450 Economists Urge Limits on Speculation
A group of 450 economists have urged G20 finance ministers to bring in position limits worldwide to curb excessive speculation on food commodities.
Directed at a finance ministers meeting in Paris this week, a joint letter demands that limits are put in place to cap the agricultural commodity derivatives held by speculators.
Without position limits, the economists fr om top universities such as Cambridge, Oxford, Berkeley and Cornell say the financial sector will continue to exacerbate global hunger and poverty.
The dispatch, revealed on Tuesday, ahead of the G20 meeting on 14 and 15 October calls for government to introduce binding rules that also prevent regulatory arbitrage between exchanges.
"Position limits would be more effective in tackling excessive speculation than position management powers, which rely on the use of judgement by exchanges and provide little assurance that powers will be exercised effectively," the letter, dated Monday, says.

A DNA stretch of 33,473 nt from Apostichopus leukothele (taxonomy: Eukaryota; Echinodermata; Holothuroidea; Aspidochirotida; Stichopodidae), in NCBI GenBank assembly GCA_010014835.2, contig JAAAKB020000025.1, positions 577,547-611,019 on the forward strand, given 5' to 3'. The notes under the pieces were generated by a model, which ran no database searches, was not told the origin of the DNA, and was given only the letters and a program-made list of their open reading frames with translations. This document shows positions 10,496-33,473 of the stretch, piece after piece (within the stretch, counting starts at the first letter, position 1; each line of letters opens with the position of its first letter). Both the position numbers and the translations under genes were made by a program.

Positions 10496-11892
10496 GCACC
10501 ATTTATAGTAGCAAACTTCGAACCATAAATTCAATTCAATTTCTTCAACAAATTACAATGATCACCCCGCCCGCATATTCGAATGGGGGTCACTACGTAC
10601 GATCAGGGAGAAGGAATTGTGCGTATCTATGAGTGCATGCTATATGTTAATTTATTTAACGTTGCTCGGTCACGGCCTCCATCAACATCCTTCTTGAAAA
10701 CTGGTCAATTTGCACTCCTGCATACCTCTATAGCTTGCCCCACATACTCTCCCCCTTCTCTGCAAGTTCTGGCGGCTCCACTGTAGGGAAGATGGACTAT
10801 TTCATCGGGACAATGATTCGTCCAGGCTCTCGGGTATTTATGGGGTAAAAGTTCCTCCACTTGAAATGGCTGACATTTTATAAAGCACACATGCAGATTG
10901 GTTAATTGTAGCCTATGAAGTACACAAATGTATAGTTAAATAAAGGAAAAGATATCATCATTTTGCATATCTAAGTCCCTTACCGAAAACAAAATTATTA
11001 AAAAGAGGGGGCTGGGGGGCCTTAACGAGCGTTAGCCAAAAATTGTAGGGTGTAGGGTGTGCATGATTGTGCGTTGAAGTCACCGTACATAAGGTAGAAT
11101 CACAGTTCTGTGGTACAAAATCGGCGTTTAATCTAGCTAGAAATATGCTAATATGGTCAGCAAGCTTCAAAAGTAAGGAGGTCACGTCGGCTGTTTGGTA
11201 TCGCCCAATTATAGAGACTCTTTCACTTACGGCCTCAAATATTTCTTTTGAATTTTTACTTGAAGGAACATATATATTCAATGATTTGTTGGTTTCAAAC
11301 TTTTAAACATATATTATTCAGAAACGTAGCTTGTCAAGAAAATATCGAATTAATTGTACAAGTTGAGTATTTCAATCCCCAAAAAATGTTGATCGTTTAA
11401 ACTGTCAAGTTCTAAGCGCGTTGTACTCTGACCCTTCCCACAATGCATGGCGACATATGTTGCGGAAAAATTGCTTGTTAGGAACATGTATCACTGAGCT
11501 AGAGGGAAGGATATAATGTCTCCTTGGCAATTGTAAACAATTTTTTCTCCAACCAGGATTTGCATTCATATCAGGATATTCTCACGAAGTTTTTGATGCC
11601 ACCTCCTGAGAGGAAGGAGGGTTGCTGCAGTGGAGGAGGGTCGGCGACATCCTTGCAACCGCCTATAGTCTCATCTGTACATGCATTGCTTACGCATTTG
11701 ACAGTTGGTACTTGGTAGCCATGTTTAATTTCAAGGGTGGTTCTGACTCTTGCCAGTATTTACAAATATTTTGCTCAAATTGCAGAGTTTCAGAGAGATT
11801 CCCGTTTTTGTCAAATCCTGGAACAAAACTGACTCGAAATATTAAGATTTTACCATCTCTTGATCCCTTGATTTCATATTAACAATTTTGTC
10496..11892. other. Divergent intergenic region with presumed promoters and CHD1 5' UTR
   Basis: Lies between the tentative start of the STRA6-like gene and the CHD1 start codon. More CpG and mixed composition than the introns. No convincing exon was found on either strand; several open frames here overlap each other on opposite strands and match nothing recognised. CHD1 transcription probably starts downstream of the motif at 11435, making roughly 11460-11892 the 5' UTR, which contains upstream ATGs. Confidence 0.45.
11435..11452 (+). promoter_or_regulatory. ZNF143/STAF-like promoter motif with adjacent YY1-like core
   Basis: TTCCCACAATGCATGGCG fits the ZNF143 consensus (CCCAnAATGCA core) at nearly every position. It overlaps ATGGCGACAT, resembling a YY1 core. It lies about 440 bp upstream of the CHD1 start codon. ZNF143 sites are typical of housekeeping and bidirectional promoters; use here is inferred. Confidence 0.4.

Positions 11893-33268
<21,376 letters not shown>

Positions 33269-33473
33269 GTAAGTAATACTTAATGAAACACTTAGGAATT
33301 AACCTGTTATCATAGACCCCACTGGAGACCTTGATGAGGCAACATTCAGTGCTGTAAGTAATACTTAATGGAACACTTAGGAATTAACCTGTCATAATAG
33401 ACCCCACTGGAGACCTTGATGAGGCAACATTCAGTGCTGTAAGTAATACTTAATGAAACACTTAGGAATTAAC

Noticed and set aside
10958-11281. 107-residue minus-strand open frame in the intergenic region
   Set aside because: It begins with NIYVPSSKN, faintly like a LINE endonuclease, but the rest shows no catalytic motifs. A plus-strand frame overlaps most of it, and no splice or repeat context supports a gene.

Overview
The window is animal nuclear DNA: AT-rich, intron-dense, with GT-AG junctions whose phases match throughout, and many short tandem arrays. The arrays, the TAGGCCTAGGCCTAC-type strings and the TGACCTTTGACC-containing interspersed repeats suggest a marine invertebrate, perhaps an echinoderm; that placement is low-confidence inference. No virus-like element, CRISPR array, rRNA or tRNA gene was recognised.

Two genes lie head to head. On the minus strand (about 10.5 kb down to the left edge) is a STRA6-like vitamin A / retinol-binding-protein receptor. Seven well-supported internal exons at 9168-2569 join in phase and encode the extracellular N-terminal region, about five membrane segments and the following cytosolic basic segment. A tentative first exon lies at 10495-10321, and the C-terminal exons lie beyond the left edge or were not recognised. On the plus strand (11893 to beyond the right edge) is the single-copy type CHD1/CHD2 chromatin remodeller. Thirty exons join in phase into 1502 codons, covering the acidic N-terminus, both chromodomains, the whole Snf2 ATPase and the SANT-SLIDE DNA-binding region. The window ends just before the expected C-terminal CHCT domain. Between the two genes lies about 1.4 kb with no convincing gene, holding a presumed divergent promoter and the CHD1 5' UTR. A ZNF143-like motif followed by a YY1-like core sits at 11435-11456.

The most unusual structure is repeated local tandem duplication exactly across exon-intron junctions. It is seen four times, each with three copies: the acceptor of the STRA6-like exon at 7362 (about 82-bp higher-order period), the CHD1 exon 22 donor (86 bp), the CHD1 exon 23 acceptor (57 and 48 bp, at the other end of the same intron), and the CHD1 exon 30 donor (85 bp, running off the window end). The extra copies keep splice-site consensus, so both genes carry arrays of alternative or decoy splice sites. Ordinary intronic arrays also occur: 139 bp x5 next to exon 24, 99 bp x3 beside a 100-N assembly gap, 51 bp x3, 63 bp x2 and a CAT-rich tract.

"Clear limits would provide regulatory certainty, promoting stable and sustainable derivatives markets to the benefit of food producers, consumers and broader economic stability."
The economists reference a report fr om the International Monetary Fund and OECD that concluded that speculators contribute to "frequent and erratic" price changes.
Evidence suggests that financial speculators are less likely to make trading decisions based on information regarding supply and demand, and are more prone to herding behaviours than commercial traders, the letter says.
The move echoes a call fr om the United Nations, which in June called for position lim its to be brought in for commodities markets. It blamed speculators for a 20 per cent rise in the price of crude oil.
The World Development Movement, which coordinated the letter, singled out the British government for criticism in opposing position lim its.
US regulators have already put forward their own position lim it measures and the EU is set to propose rules next week. However, the UK government is likely to block the action, it said.